Doe Run Peru: Peruvian Government Obstructs Fundamental Programs In La Oroya
LA OROYA, Peru, Jan. 3, 2011 /PRNewswire/ — The Peruvian Government’s Ministry of Energy and Mines continued refusal to fulfill its contractual commitments, which include among others to remediate La Oroya, could make it impossible for Doe Run Peru to resume operations, ending the array of company-sponsored social and environmental programs that are having a positive impact on the local community.
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Since 1997, Doe Run Peru has invested over $300 million in local environmental improvements, and implemented a series of initiatives to improve the health and welfare of the La Oroya population. These include the financial support of local soup kitchens, such as Soup Kitchen No. 5 of La Oroya Antigua, which is helping on average more than one hundred children every day since the year 2000.
The company has co-sponsored important health programs, such as the Cleft Palate Surgery Campaign, which has restored smiles to more than five hundred children affected by this challenging condition from several regions of the country, mainly from the Central Andes.
Doe Run Peru has invested in local farming, agricultural and ecological preservation programs, and has financed new technology to improve the safety of La Oroya’s water supply. These efforts, which have exceeded 150 million Soles, exemplify the company’s long-standing commitment to serving many of the needs of La Oroya.
Doe Run Peru remains committed to continuing these important initiatives for the betterment of the La Oroya people for years to come. Sadly, these projects are at risk of being shut down if the Peruvian Government continues to deny its obligation for the legal claims by the people of La Oroya, and continues to misplace blame on Doe Run Peru for remediation activities in La Oroya that are the clear and contractual responsibility of the Peruvian government itself.
In 1997, Doe Run Peru acquired substantially all of the shares in the La Oroya Complex from Centromin, a Peruvian state-owned entity. As an important part of the sale, Centromin and the Republic of Peru agreed to take full responsibility for remediating the soil in La Oroya. The government also agreed to indemnify Doe Run Peru from claims of injury or damage relating to contamination emanating from the La Oroya complex.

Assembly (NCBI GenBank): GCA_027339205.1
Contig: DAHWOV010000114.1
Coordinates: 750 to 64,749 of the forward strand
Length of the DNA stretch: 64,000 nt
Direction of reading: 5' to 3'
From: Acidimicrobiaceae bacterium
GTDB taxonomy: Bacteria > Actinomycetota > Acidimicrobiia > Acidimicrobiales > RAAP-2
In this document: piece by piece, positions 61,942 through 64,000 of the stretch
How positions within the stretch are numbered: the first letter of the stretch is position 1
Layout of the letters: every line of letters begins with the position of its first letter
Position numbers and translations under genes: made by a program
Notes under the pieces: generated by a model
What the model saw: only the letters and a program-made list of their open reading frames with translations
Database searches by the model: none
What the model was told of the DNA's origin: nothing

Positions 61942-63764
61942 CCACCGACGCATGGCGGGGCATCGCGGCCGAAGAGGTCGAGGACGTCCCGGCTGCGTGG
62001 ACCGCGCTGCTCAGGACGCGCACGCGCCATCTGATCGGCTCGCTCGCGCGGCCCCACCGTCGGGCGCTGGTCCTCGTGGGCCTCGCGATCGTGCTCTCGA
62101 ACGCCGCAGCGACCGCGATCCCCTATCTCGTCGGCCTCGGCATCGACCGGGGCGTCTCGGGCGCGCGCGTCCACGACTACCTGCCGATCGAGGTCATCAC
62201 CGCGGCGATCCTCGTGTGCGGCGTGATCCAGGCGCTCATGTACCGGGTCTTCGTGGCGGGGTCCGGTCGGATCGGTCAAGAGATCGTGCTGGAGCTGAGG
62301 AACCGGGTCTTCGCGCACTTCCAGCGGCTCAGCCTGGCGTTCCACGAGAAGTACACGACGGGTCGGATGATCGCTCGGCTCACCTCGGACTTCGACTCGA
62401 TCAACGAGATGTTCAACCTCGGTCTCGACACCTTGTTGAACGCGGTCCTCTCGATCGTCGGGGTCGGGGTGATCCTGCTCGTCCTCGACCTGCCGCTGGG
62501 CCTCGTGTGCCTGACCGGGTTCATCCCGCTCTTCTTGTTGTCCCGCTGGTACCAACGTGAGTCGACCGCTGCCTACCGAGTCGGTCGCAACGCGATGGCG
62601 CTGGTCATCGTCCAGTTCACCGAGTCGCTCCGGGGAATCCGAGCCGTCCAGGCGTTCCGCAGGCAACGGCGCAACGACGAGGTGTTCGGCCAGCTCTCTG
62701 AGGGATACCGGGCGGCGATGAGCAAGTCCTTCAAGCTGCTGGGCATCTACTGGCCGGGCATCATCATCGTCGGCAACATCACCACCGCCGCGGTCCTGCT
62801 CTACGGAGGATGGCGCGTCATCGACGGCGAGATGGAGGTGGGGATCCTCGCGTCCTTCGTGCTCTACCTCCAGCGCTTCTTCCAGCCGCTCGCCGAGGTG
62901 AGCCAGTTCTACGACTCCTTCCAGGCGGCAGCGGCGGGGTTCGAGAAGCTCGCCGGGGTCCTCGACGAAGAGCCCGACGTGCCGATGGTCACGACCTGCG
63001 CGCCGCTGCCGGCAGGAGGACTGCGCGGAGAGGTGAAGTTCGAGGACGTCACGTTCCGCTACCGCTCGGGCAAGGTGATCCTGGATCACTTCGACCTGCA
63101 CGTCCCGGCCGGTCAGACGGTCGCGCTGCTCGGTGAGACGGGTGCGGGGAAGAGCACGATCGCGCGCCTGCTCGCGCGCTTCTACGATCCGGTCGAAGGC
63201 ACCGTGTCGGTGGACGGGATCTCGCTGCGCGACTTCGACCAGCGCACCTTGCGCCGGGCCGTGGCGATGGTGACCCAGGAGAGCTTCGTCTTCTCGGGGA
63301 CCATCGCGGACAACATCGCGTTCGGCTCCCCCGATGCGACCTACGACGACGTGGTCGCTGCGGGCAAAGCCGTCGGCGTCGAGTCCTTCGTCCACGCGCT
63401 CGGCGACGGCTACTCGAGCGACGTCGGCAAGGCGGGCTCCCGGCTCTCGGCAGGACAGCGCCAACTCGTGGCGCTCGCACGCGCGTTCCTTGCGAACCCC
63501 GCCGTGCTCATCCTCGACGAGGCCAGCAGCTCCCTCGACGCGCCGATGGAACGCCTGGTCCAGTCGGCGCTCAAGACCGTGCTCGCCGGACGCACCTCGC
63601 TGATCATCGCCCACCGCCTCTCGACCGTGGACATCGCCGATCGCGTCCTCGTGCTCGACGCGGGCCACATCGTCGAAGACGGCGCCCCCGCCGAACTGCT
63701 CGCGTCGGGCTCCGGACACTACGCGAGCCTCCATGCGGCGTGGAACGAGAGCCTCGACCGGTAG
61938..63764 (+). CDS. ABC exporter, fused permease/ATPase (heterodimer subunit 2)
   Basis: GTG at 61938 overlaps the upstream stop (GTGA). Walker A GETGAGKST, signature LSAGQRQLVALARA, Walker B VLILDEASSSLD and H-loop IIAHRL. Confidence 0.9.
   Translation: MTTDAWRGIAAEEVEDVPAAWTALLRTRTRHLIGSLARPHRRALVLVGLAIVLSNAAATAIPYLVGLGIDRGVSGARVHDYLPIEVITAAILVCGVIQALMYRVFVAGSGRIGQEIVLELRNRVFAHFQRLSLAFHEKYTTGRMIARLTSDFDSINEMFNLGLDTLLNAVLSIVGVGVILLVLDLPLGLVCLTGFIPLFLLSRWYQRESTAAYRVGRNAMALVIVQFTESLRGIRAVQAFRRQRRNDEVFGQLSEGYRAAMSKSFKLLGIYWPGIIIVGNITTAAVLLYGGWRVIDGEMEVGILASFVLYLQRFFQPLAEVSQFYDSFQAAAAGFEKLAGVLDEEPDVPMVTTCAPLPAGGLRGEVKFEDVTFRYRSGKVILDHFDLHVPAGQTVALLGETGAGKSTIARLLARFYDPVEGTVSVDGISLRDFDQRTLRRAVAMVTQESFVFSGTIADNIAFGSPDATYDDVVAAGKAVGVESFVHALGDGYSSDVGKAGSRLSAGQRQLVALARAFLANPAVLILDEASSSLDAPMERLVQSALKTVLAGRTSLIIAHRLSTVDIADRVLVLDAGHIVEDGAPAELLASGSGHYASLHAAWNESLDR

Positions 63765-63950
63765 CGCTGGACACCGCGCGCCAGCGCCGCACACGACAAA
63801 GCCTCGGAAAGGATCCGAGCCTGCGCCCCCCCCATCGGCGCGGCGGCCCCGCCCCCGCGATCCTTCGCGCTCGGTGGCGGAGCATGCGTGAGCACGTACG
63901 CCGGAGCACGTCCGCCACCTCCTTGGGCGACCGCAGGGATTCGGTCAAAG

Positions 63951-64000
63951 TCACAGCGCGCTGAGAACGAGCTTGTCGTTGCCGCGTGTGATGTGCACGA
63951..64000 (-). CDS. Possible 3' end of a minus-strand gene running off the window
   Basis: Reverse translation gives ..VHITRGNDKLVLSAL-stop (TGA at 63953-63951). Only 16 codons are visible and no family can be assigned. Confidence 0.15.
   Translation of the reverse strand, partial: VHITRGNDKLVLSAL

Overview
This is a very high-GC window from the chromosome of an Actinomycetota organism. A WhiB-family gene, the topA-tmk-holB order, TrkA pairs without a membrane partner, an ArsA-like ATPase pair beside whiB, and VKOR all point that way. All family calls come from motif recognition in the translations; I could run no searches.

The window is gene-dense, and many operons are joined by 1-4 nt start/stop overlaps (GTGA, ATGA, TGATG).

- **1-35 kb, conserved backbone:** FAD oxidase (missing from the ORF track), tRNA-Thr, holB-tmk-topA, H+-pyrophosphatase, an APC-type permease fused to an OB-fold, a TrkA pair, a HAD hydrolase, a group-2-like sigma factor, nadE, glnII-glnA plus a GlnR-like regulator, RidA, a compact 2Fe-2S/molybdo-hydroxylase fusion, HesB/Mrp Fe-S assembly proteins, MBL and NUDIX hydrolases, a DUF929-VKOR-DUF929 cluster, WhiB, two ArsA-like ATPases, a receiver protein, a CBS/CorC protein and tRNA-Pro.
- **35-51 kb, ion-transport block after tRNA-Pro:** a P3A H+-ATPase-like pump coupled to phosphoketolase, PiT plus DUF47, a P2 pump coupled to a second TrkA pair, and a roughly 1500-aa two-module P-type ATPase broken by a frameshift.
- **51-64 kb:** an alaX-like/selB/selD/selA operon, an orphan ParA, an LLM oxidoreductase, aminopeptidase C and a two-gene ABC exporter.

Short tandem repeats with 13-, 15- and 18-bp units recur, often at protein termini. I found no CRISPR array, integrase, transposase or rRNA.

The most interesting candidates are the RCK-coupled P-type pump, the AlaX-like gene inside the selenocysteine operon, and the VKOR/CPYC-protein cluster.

The stock transfer agreement of the La Oroya Metallurgical Complex (LOMC) was executed on October 23, 1997 by Doe Run Peru S.R.L., The Doe Run Resources Corporation (USA), The Renco Group, Inc. (USA) and The Peruvian State through CENTROMIN PERU. It provides that the Peruvian government will:
- Remediate the areas affected by the gaseous emissions and particulate matter from the start of operations of LOMC until the completion of the PAMA by DRP. (Section 6.1.C of the Agreement); and
- Legally release, protect and hold Doe Run Peru S.R.L. (DRP), its affiliates and owners harmless against third party claims and indemnify them for any damage, liability or obligation that may arise for which it has assumed liability and obligation. (Sections 6.2 and 6.5 of the Agreement)
The Peruvian government has fulfilled none of its commitments. The list below provides an overview of the responsibilities agreed to by the Peruvian government and Doe Run Peru, and the status of their completion:
DOE RUN PERU's COMMITMENT PERUVIAN GOVERNMENT's ------------------------- COMMITMENT ---------- Invested $120 million in order to To remediate the soil of La improve the La Oroya facility Oroya UNFULFILLED (Actual soil COMPLETE remediation: none to date) -------- To conduct La Oroya environmental improvement projects (PAMA) with a commitment of $107 million EIGHT OF NINE PROJECTS COMPLETED WITH THE INVESTMENT OF OVER $312 MILLION Use of same or better environmental Take responsibility for all practices than Centromin claims by third parties FULFILLED UNFULFILLED ----------------------------------- -----------
Doe Run Peru’s parent company, The Renco Group, released a statement on October 15, 2010 calling on the Peruvian Government to honor its obligations to the people of La Oroya and immediately remediate the soil in La Oroya. The Ministry of Energy and Mines has chosen to ignore this request. Further delays and continued refusals by the government could significantly impact Doe Run Peru’s ability to continue operations and advance its local community improvement initiatives. The Renco Group and Doe Run Peru renew their call on the government to step forward and meet its contractual responsibilities. Quick action in this regard will enable Doe Run Peru to continue its efforts to resume operations, stimulate continued job growth, and further improve the social and environmental condition of the La Oroya community.
SOURCE Doe Run Peru